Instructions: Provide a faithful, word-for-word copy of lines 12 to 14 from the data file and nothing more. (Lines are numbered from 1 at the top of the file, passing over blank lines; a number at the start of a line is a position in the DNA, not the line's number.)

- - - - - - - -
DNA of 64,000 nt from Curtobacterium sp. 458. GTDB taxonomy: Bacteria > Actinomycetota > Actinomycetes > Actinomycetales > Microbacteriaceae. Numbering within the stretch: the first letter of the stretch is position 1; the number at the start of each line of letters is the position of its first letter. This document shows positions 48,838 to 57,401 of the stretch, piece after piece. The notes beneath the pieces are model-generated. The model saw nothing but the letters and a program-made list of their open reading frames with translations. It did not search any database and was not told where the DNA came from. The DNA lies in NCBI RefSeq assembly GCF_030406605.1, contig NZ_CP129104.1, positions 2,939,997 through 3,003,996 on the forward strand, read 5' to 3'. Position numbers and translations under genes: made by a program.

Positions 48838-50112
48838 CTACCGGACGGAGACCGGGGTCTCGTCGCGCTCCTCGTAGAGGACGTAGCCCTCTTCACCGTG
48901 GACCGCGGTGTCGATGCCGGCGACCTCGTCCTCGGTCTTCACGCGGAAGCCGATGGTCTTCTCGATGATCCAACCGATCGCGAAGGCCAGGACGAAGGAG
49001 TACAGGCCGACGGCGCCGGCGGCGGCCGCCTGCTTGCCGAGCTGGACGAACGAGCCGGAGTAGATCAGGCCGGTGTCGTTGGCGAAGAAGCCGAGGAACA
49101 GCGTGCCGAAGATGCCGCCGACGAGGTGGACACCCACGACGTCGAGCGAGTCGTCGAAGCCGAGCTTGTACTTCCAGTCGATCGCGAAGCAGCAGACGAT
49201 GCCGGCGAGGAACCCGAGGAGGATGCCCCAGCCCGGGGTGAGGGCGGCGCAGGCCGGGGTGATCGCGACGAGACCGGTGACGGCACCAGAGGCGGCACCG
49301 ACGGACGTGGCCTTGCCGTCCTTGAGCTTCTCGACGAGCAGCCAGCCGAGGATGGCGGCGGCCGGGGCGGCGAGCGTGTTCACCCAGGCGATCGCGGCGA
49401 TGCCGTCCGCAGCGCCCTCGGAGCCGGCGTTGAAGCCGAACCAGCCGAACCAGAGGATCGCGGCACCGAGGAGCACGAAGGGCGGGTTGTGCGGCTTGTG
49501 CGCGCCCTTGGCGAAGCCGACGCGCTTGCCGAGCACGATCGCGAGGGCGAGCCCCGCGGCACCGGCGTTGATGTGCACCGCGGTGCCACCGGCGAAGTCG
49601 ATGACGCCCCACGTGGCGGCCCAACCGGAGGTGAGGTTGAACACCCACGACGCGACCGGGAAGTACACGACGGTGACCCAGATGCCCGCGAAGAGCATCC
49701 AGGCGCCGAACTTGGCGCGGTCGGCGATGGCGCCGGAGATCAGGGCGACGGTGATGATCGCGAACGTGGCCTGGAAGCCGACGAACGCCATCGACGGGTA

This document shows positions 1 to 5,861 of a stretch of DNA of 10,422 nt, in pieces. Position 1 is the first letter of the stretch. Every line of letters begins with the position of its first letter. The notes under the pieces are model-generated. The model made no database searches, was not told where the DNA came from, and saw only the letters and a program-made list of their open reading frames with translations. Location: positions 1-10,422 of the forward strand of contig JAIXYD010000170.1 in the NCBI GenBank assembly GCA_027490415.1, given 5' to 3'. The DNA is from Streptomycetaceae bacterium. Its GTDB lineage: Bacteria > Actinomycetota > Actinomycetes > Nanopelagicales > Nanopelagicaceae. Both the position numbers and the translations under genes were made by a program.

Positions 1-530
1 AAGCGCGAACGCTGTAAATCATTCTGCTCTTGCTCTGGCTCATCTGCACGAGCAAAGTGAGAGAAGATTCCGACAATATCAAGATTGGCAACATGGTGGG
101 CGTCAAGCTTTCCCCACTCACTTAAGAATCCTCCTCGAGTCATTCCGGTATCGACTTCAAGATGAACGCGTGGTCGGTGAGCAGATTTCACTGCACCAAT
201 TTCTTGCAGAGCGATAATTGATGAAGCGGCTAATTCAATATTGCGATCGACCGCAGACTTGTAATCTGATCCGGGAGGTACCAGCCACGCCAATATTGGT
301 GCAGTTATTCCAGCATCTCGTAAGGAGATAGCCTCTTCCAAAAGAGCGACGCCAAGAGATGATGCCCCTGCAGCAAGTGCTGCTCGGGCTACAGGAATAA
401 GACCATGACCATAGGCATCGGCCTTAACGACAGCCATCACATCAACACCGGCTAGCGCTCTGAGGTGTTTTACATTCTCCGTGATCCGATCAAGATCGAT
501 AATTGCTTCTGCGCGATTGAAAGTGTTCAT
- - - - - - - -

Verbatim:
49701 AGGCGCCGAACTTGGCGCGGTCGGCGATGGCGCCGGAGATCAGGGCGACGGTGATGATCGCGAACGTGGCCTGGAAGCCGACGAACGCCATCGACGGGTA

This document shows positions 1 to 5,861 of a stretch of DNA of 10,422 nt, in pieces. Position 1 is the first letter of the stretch. Every line of letters begins with the position of its first letter. The notes under the pieces are model-generated. The model made no database searches, was not told where the DNA came from, and saw only the letters and a program-made list of their open reading frames with translations. Location: positions 1-10,422 of the forward strand of contig JAIXYD010000170.1 in the NCBI GenBank assembly GCA_027490415.1, given 5' to 3'. The DNA is from Streptomycetaceae bacterium. Its GTDB lineage: Bacteria > Actinomycetota > Actinomycetes > Nanopelagicales > Nanopelagicaceae. Both the position numbers and the translations under genes were made by a program.

Positions 1-530